GIVEN her record as an investment banker at Barclays de Zoete Wedd in the 1990s and then as a fund manager at Invesco Perpetual, Britain’s bankers will have been delighted with the appointment of Andrea Leadsom as City minister. Since becoming an MP in 2010, she has campaigned loudly against bonus caps and a financial transaction tax.
While it’s obvious where she’s coming from on banking, Leadsom’s financial interests impinge on another of her new ministerial responsibilities, too. She also assumes the brief for George Osborne’s “help to buy” scheme, currently boosting values of houses across Britain and thus of her own investment portfolio.
In 2003 the high-earning Leadsom and her husband Ben – also an ex-Barclays banker now running an algorithm-based trading company – set up Bandal Ltd to invest in £1m worth of buy-to-let properties in Oxford. Not long afterwards, in March 2005, the couple transferred 24 percent of their shares in the company to two trusts set up for the benefit of their children (the eldest of whom, having turned 18, replaced Andrea Leadsom as a director of the company just two months ago).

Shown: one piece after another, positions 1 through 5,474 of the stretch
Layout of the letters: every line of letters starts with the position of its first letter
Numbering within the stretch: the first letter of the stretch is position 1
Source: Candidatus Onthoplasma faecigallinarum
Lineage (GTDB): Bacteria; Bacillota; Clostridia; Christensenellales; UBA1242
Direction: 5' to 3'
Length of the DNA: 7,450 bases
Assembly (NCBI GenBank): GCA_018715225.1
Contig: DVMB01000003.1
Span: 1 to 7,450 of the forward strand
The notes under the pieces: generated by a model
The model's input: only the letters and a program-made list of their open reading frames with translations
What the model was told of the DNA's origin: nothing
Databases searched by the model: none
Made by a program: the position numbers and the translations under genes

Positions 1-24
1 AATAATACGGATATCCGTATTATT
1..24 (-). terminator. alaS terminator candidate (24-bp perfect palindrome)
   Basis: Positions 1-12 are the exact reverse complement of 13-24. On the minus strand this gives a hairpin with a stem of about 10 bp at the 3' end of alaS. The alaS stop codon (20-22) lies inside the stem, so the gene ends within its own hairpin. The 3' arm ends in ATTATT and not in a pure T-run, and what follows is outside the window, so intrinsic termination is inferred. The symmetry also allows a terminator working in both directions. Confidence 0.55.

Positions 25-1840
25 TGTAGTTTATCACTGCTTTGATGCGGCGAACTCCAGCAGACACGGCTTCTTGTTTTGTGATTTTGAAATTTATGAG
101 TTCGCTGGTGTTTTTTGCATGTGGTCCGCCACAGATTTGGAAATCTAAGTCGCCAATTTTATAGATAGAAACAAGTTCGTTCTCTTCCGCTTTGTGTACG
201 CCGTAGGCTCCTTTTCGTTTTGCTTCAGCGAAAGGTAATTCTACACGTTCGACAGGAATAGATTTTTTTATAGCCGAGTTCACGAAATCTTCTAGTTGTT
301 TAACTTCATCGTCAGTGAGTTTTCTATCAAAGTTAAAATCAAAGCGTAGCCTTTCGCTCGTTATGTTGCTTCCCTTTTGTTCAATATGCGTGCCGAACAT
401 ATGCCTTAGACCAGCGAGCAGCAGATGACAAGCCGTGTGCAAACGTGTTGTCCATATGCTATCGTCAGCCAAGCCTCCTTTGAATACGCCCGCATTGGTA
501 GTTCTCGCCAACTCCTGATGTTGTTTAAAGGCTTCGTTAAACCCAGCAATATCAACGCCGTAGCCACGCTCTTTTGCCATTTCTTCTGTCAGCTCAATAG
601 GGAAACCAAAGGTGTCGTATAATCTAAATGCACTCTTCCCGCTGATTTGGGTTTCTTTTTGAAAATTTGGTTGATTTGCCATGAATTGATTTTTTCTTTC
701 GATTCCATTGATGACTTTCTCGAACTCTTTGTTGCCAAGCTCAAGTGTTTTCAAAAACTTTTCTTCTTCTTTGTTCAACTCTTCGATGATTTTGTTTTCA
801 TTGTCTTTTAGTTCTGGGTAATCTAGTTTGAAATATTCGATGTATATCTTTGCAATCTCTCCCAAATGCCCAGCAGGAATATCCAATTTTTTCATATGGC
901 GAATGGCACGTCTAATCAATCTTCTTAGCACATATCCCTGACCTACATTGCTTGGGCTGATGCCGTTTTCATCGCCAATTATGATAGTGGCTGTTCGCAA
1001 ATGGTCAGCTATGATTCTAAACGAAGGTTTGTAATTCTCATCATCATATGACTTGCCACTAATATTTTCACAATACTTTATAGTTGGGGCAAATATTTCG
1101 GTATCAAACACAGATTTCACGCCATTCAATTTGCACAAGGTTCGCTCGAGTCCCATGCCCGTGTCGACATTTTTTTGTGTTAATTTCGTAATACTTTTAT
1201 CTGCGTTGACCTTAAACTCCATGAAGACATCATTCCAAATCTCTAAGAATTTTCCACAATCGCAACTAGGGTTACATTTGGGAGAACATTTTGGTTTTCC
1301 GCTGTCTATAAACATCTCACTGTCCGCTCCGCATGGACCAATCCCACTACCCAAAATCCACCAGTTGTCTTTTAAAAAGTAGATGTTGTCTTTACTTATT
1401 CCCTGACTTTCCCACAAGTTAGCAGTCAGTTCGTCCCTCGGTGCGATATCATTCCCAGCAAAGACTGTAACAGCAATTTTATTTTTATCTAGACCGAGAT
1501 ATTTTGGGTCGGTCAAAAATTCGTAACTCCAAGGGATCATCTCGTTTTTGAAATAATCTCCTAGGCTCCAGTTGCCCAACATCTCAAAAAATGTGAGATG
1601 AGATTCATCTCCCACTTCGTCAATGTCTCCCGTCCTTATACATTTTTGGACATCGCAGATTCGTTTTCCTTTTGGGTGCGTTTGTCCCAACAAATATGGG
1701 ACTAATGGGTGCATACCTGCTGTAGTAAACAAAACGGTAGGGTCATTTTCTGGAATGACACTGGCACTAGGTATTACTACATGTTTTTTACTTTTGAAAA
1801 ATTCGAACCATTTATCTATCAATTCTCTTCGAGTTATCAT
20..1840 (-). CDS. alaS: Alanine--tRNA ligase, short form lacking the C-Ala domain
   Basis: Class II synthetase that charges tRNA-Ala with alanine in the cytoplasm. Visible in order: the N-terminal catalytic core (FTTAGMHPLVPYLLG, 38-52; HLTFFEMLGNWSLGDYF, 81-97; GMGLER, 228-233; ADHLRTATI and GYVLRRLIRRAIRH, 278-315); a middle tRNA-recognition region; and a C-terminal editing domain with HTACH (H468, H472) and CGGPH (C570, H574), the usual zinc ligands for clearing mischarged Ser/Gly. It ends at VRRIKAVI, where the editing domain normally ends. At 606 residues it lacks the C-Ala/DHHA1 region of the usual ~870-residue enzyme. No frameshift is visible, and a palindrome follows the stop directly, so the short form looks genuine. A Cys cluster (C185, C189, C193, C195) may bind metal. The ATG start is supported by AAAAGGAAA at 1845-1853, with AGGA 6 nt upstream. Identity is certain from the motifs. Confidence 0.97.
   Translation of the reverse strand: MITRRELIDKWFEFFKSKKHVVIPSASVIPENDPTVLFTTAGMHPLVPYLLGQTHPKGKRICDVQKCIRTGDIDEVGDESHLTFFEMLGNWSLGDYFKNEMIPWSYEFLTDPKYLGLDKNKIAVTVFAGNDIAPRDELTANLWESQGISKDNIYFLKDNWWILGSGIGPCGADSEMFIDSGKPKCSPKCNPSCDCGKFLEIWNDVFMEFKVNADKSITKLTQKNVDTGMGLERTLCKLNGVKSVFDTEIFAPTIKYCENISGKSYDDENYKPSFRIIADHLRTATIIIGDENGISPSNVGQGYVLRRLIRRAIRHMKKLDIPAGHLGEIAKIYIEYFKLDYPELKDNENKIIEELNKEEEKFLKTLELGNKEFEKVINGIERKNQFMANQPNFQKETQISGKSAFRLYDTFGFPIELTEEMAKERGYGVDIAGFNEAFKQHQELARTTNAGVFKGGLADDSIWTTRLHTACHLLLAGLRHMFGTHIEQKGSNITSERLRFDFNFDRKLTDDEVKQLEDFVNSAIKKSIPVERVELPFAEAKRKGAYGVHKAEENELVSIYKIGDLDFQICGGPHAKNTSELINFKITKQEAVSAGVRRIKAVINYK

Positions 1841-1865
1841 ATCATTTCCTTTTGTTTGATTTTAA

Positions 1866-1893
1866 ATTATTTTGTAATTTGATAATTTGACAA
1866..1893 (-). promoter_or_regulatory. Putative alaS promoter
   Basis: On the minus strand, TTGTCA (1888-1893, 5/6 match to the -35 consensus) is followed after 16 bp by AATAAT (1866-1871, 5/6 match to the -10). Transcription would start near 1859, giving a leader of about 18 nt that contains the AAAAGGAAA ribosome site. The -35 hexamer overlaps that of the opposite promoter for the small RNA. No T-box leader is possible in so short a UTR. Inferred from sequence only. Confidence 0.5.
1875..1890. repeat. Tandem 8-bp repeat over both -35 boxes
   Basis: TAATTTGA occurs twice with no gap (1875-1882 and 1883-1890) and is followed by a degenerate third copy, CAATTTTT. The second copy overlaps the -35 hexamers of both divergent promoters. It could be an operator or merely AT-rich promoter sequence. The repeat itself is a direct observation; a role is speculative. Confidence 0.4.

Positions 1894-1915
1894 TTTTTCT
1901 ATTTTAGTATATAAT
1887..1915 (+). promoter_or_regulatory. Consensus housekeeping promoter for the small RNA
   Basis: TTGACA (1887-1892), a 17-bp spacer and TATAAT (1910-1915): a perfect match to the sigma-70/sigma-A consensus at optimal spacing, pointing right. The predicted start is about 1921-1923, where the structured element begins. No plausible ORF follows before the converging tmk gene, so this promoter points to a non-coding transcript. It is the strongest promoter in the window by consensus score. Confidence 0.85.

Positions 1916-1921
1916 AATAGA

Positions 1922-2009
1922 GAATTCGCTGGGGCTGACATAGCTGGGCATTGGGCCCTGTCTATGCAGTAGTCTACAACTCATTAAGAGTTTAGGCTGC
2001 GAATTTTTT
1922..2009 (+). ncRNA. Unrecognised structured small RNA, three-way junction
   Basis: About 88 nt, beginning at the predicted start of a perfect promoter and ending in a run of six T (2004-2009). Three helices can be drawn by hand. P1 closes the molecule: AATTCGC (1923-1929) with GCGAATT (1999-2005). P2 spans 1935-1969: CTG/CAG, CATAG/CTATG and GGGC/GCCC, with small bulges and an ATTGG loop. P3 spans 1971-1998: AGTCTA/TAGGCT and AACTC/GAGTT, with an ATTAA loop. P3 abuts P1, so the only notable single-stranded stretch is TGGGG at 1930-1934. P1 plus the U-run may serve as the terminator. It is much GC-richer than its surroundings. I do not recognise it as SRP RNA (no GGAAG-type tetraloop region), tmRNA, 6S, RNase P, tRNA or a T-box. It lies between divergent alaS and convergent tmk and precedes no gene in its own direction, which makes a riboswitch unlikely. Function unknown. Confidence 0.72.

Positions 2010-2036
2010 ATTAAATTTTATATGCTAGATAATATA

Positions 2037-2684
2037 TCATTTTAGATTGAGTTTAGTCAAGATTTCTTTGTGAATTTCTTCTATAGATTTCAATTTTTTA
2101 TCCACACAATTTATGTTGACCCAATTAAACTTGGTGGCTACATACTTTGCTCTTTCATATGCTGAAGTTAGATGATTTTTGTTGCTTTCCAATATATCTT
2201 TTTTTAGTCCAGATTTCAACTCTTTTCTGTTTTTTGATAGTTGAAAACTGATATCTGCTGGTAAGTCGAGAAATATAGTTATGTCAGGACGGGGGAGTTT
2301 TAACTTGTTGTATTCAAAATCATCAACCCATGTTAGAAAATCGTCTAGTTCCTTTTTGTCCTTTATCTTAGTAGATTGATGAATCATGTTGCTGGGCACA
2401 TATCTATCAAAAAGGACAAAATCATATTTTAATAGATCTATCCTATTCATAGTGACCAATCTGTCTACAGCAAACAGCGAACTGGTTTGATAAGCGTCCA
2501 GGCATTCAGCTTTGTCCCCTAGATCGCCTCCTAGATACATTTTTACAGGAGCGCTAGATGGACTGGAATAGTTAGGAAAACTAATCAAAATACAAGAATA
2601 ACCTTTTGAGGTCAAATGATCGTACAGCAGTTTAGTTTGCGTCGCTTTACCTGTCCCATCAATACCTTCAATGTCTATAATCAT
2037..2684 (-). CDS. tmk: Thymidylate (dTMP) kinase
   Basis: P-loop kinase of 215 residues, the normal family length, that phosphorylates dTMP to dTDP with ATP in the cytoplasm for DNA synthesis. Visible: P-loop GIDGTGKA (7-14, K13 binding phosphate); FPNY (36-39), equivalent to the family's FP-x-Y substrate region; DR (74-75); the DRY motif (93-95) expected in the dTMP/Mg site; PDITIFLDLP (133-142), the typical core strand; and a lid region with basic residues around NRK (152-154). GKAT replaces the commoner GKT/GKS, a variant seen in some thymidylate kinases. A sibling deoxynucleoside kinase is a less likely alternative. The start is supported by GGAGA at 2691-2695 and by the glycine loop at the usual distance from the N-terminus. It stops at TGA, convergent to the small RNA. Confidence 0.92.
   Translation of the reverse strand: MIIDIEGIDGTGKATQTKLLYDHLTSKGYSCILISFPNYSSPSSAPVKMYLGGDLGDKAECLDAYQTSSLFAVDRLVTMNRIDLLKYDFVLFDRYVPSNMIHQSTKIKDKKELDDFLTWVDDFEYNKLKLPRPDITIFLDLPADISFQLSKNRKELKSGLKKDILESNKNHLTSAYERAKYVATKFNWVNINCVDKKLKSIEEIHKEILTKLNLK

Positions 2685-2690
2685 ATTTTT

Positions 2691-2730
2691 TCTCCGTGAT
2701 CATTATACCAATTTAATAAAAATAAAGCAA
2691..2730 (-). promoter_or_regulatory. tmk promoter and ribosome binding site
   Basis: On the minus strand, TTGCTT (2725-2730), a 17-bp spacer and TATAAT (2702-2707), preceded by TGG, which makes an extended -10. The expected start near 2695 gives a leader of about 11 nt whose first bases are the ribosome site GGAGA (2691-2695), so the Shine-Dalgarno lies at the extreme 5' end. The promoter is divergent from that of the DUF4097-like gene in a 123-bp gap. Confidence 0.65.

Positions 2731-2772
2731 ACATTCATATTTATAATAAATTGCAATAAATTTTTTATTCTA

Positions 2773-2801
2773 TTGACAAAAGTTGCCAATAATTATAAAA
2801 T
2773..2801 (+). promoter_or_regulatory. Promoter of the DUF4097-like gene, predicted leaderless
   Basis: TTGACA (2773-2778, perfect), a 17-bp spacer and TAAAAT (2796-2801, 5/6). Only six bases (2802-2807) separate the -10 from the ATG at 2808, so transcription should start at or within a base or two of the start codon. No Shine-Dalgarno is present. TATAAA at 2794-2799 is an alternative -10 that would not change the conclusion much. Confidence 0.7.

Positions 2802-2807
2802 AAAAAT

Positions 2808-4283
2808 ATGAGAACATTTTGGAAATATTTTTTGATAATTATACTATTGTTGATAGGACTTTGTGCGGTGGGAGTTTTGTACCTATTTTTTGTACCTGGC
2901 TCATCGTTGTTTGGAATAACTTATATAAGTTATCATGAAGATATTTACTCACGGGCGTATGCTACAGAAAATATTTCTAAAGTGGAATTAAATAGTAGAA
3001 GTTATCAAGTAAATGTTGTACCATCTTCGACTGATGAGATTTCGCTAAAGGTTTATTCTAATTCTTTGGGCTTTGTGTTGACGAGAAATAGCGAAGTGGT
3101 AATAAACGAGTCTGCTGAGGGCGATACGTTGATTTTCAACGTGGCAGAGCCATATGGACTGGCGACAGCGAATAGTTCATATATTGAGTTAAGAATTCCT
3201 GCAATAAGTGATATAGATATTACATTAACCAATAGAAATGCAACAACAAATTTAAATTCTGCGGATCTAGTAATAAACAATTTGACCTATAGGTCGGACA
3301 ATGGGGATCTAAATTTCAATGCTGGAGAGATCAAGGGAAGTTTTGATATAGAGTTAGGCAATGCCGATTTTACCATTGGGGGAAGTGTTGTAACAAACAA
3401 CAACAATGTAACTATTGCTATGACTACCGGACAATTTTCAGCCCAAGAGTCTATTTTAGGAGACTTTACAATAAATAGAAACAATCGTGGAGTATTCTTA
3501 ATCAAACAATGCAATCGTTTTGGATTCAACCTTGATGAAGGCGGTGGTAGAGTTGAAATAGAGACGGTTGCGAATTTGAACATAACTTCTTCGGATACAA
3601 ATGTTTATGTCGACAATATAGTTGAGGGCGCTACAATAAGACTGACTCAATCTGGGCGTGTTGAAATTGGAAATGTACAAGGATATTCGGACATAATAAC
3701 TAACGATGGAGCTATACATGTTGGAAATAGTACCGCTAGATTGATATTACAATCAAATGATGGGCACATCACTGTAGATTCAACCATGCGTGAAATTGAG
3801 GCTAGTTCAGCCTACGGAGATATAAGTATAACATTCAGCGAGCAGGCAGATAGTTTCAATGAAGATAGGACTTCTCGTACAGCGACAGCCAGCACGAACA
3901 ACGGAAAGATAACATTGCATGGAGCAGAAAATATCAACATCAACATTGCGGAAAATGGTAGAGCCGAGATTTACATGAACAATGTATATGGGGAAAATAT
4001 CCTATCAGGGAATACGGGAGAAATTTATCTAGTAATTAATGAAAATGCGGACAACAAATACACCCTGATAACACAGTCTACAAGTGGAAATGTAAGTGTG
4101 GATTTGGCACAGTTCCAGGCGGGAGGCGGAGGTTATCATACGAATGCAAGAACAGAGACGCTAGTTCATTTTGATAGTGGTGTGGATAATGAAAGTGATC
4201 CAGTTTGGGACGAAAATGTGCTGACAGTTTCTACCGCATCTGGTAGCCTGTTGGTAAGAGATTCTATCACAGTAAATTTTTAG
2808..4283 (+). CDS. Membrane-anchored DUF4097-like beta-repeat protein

The purpose of this move is not entirely clear but such a step, taking assets out of the parents’ estates, was a common inheritance tax avoidance technique until the previous government blocked it a year after the Leadsoms’ transaction.
Perhaps more embarrassingly given her new boss’s avowed distaste for offshore accounts, charges over two of Bandal Ltd’s properties were created in favour of Kleinwort Benson (Channel Islands) Ltd, the Jersey outpost of the investment bank.
This has long been a private banking and wealth management (ie tax avoidance) operation, not a buy-to-let lender, raising the question of what offshore banking arrangements lie behind the Leadsoms’ use of it when plenty of mainland banks would have funded the high-flyers’ investments.
Indeed, large chunks of the debt funding the property investments (and now the bulk of the company’s borrowing) have been reported in the company’s accounts to be repayable in less than a year, when conventional buy-to-let lending is over a far longer timescale.
Leadsom failed to respond to the Eye’s questions on these matters, leaving if nothing else the impression that despite his protestations of clamping down on Britain’s many financial excesses, Osborne has given the Treasury’s City brief to a wealthy ex-banker who uses trusts to reduce her tax bill and offshore accounts to exploit a booming property market.